If your aquarium is small, and if the surrounding area is also small, you`ll surely want tools and equipment that don`t take up much space but are highly efficient. If that`s the case, you`ll definitely be interested to get a metal halide lamp for your aquarium. Metal halide lamps are known to produce high-intensity light even with their compact size. For such small lamps, metal halide lamps are efficient and powerful.
You might want to look into the 175-Watt 14000K Metal Halide Bulb - Hamilton, Mogul Base from Pet Store
if you`re searching for a good metal halide lamp. This lamp offers crisp, high-intensity light that can enhance coloration of fish and corals
. Its white light is tinged with a bit of a blue tint, which brings out colors very vividly. The light it produces is enough to simulate daytime sunlight, though you may want to use other lamps when simulating sunrise or sunset.
The 175-Watt 14000K Metal Halide Bulb - Hamilton, Mogul Base can be used for reef tanks as deep as one-and-a-half feet. Other lamps don`t reach those depths, but this lamp will do that with no problem. It works with standard-sized magnetic or electronic ballasts, so setting it up will be a convenient process.
175W 14000K METAL HALIDE SINGLE ENDED BULB—HAMILTON
The Hamilton single-ended 14000K metal halide bulb offers excellent coloration and good intensity. It is crisp-white with a blue tint. It brings out the fluorescent pigments in corals nicely. Fluorescent supplementation is usually not necessary, but can be used for added intensity and to simulate dawn and dusk. This bulb will work with a standard magnetic ballast, magnetic pulse-start ballast or electronic ballast. An excellent choice for reef tanks up to 18" deep. on how the different Kelvin ratings appear and more information on metal halide bulbs.
Common questions/problems concerning metal halide lamps:
- Metal halide lamps of the same kind are different colors?
Metal halide lamps operate by passing an electric arc through an arc tube that excites particles in the arc tube. When the metal particles reach an excited state they emit energy in the form of visible light. It takes 100 hours of operation before the metal particles stabilize and become a consistent color. All metal halides require 100 hours of operation before color and light output stabilize. All metal halides inherently have a slight color variation between individual lamps.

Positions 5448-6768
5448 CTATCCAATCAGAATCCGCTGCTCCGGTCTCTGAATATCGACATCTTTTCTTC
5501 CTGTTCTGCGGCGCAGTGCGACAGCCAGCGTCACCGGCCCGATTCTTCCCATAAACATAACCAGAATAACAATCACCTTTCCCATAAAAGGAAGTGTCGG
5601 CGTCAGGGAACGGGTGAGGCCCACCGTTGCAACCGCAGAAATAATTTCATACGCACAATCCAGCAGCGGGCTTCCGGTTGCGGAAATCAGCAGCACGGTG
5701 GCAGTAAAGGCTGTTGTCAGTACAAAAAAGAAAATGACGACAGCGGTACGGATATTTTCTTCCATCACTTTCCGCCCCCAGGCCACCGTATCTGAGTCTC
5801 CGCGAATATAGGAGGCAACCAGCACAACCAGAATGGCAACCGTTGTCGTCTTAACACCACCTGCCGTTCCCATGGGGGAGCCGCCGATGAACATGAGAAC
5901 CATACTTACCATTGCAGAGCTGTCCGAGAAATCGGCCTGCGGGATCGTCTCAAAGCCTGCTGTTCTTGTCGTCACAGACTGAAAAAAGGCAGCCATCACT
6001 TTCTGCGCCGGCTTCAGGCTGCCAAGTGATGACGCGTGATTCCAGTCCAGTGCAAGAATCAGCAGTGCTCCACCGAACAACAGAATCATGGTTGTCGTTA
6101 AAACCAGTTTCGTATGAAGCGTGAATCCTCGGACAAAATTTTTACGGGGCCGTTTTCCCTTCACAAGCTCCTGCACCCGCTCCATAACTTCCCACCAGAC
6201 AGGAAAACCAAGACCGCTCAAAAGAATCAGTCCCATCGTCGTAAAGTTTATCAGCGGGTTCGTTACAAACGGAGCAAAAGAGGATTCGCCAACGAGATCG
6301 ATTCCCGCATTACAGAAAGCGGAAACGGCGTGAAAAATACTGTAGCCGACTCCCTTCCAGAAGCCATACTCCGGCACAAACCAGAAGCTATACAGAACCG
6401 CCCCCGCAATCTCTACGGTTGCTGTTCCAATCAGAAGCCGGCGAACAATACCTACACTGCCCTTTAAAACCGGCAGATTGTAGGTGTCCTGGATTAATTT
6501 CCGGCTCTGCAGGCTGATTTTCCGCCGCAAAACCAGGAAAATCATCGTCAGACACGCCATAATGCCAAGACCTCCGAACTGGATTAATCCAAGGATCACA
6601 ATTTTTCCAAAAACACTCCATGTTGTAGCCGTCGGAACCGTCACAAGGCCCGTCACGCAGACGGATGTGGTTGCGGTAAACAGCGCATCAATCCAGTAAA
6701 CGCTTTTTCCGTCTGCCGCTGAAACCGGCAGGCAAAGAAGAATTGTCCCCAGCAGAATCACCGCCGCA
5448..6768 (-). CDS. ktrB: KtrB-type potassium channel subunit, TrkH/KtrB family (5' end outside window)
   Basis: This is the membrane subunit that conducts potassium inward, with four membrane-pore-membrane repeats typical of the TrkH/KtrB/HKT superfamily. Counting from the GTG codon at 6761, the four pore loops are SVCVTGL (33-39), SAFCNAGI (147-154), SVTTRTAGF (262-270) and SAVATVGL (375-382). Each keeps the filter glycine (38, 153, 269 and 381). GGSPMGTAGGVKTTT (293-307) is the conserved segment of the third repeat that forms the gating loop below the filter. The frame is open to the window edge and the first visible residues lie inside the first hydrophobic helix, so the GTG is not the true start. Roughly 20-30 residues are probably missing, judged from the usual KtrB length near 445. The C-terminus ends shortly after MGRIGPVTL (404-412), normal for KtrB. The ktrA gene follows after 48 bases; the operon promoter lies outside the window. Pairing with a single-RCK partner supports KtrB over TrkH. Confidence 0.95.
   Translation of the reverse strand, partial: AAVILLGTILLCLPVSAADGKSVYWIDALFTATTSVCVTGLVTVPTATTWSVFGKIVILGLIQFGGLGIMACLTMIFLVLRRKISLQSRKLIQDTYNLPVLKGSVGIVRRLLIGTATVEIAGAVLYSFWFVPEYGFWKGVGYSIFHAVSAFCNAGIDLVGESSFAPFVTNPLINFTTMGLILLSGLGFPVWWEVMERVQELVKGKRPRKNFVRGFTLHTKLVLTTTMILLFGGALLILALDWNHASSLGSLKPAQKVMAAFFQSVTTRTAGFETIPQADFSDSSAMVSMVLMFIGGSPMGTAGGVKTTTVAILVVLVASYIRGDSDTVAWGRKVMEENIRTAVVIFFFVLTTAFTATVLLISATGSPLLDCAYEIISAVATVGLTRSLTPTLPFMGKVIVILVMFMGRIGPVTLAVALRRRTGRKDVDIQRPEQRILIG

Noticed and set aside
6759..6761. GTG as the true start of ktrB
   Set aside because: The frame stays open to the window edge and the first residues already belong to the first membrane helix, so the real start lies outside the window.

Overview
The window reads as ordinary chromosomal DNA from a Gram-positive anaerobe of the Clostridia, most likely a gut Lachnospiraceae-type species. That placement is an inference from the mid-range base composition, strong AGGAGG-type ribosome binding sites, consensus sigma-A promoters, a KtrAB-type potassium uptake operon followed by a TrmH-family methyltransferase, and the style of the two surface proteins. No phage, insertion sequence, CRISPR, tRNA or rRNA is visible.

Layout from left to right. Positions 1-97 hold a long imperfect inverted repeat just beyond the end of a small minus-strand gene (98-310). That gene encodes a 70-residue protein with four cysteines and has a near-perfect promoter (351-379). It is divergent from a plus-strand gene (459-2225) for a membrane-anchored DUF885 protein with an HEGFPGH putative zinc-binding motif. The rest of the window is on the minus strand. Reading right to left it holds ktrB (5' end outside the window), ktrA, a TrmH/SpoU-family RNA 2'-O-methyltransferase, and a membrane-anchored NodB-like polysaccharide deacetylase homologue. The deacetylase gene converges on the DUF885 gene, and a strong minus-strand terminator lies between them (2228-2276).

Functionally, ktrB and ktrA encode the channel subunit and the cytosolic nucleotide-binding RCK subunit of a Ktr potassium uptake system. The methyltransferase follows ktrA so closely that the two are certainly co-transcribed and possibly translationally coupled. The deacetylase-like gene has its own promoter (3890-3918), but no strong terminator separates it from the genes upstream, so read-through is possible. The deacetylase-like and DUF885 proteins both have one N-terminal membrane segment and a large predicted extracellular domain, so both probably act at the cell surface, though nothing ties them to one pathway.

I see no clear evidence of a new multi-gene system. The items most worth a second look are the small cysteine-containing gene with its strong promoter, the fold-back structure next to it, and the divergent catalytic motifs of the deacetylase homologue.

- The metal halide lamp fires and then either burns dull or the arc extinguishes?
Usually the ballast and lamp are not receiving enough power. Metal halides pull a high current. Usually the problem is either there is too great a load on the circuit or the extension cords are of a small wire size and can`t handle the power needed by the ballast. Use only heavy duty extension cords and try running a ballast off a circuit from another part of the house.
- Do I need a cover shield between the lamp and the aquarium?
Metal halide lamps produce a large amount of UV and also have a potential of exploding. The single ended metal halide lamps have an outer jacket which eliminates most of the UV. However, they have an inherent risk of exploding and UL requires metal halide lamps to be enclosed. On double ended lamps there is no UV shield. Double ended lamps must have a glass shield or major eye injuries including blindness may occur.
- Can I operate a ballast and lamp together which are designed for different wattages?
Each wattage lamp and ballast are designed together for optimal performance and safety. If you over drive the lamp it may explode and shorten the life of the ballast and lamps. If you under drive the lamp it will also shorten the life of both components and also may explode. Do not mix different type wattages of lamps and ballasts.
NOTE: The bulb should be handled carefully. Using soft gloves is a good idea to keep finger prints off bulb. This is during installation and replacement. **Please Note**
Pulse start type lamps may ignite and work just fine on a probe start ballast for a few months; however, as the lamp ages, the electrodes erode and higher voltage is needed to start the lamp. The open circuit voltage provided by probe start ballasts is not sufficient to ignite a pulse start lamp.